[SciPy-User] finite element packages
David Goldsmith
d.l.goldsmith@gmail....
Fri Nov 20 13:49:37 CST 2009
On Fri, Nov 20, 2009 at 10:06 AM, Young, Karl <karl.young@ucsf.edu> wrote:
>
> Hi David,
>
> Thanks for the quick reply. I'm at a fairly early stage with this and so
> it's still fairly exploratory. That said I guess the main goal is to help my
> friend, who already has a working prtotype of a flexible flywheel, model and
> balance various parameter choices like speed of the flywheel, deformation
> of the wheel based on parameters associated with various material
> choices,...
>
> I obtained my analytic model by appropriately modifying the force diagram
> from a paper on the "skipping rope" problem; I obtained a nonlinear
> differential equation for the form of the loops of the flywheel that had
> elliptic functions as solutions. To first order I'm hoping that I can do
> some useful static modeling, i.e. in the rotating frame, even with more
> realistic parameters for the loop material, i.e. I guess the answer to the
> question is that my initial interest is in steady-state models (though I
> guess at some point it would be nice to study spin up and spin down).
>
> Again, to first order I'm not that concerned about looking at
> stability-instability transitions or oscillatory mode amplification and
> damping because my friend has a working prototype that seems to be pretty
> deeply in a stable range, at least re. variation in rotation speeds. The
> hope is that I can model the system in a way such that small changes in
> things like material parameters won't effect the stability regime (the
> flexible flywheel, combined with a fancy gimbal system seems to have a sort
> of surprisingly large stability range, re. parameters like rotation speeds
> and loop radius). But I may need to eventually model oscillatory modes and
> stability transitions re. use of some materials for the loop.
>
> The first goal will be to compare the model/simulations with his prototype,
> i.e. experiment (e.g. we may take pictures as in some of the skipping rope
> papers).
>
> Maybe my approach sounds silly; it's very preliminary and exploratory.
> Physicists (and particularly me) are probably too dumb to think about hard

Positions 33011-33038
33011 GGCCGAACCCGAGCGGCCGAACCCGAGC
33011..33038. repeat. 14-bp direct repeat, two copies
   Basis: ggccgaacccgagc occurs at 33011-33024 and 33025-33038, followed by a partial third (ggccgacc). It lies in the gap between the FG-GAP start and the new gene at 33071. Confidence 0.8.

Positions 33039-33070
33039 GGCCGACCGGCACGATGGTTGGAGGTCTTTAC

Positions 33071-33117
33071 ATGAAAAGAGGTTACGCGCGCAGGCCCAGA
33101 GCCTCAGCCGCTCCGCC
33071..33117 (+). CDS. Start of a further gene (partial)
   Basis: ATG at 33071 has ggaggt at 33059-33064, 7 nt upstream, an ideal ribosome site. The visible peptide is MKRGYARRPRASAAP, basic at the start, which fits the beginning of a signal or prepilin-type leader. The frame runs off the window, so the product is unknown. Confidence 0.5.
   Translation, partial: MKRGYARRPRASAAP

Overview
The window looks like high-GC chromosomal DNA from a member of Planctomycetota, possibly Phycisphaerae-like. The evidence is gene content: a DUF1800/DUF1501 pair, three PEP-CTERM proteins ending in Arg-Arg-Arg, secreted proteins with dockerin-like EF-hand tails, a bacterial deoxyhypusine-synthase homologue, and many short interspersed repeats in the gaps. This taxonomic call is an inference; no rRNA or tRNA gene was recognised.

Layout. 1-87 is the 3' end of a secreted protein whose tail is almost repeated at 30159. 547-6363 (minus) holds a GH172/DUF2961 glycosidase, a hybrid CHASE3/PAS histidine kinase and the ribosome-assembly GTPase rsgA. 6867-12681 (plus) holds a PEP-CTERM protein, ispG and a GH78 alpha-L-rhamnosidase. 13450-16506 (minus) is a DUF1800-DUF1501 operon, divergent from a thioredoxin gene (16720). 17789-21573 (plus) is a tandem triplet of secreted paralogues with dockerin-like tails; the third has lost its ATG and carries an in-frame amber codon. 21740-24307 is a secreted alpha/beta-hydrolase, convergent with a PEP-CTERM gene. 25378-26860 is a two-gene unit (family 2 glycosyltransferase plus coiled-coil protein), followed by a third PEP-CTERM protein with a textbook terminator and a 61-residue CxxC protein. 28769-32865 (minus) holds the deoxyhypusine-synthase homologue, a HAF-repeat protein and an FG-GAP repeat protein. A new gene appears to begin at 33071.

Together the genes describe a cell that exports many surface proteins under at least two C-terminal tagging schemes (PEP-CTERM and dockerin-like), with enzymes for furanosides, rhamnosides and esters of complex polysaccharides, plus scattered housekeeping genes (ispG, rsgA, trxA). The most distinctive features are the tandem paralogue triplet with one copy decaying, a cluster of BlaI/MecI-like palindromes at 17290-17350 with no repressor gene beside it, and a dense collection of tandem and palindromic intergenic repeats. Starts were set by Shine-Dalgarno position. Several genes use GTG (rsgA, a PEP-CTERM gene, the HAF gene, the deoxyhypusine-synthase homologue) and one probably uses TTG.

> mechanical engineering problems !
>
No, but there is one key factor you're unclear as to how you're modeling,
which an ME would consider among the first things to model, namely, a model
for the elasticity of the "flexible material": how the flywheel deforms due
to centripetal acceleration will clearly affect its moment of inertia,
affecting its rotational momentum and kinetic energy, and in turn its
elastic potential energy; elastic damping sounds like it is also important.
In any event, I was hoping you'd supply the actual non-linear DE(s), as the
FEM is not always well-suited to such problems: depending on the nature of
the nonlinearities and your choice of basis functions, completing the
required integration by parts may be intractable (or prohibitively difficult
for a first iteration in an "exploratory" investigation). In particular,
the physically-required periodicity of your solutions (whatever your
solutions are at theta=0, they have to be the same at theta=2pi, unless your
flywheel is experiencing a jump discontinuity there) suggest that a spectral
method may be more appropriate (aka "Harmonic Balance"; "Article 125" in
Zwillinger, D., 1998. "Handbook of Differential Equations, 3rd Ed." Academic
Press [highly recommended] states: "Applicable to: Nonlinear ODE's w/
periodic solutions. Yields: An approximate solution valid over the entire
period. There is a specified procedure for increasing the number of terms
and, hence, for increasing the accuracy." Sounds like exactly what you
need...the article furnishes an external reference which I can forward if
desired. I'd be remiss if I did not mention however, that spectral and
finite element methods are not necessarily mutually exclusive: periodic
basis functions are among those for which the FEM is well-developed.)
FWIW,
DG
>
> -- Karl
>
> ________________________________________
> From: scipy-user-bounces@scipy.org [scipy-user-bounces@scipy.org] On
> Behalf Of David Goldsmith [d.l.goldsmith@gmail.com]
> Sent: Friday, November 20, 2009 9:10 AM
> To: SciPy Users List
> Subject: Re: [SciPy-User] finite element packages
>
> Forgive me if you provided this in the previous thread, but, for reference,
> what analytic model(s) (differential equations, presumably) are you using
> that led you to elliptical functions? Also, are you interested in modeling
> transient (time-dependent) or steady-state (d/dt=0), stability-instability
> transitions, oscillatory mode amplification and damping, etc.? Finally, are
> you comparing theory w/ experiment, i.e., do you also have experimental data
> you're modeling and/or using to tweak your analytic models' parameters?
>
> DG
>
> On Fri, Nov 20, 2009 at 8:48 AM, Young, Karl <karl.young@ucsf.edu<mailto:
> karl.young@ucsf.edu>> wrote:
>
> I'm trying to model a flexible flywheel (hence my question about Wierstrass
> elliptic functions a couple of weeks ago - thanks again for the helpful
> replies). I'm now trying to consider realistic models with elastic materials
> that go beyond my abilities to model analytically and figured I need to look
> at finite element models.
>
> I haven't used finite element packages and was wondering if anyone on the
> list had any recommendations, preferably scipythonic but I'm just curious
> generally about what people would consider using for a problem like this
> (i.e. a rotating flexible rope type problem). Thanks for any thoughts,
>
> -- Karl
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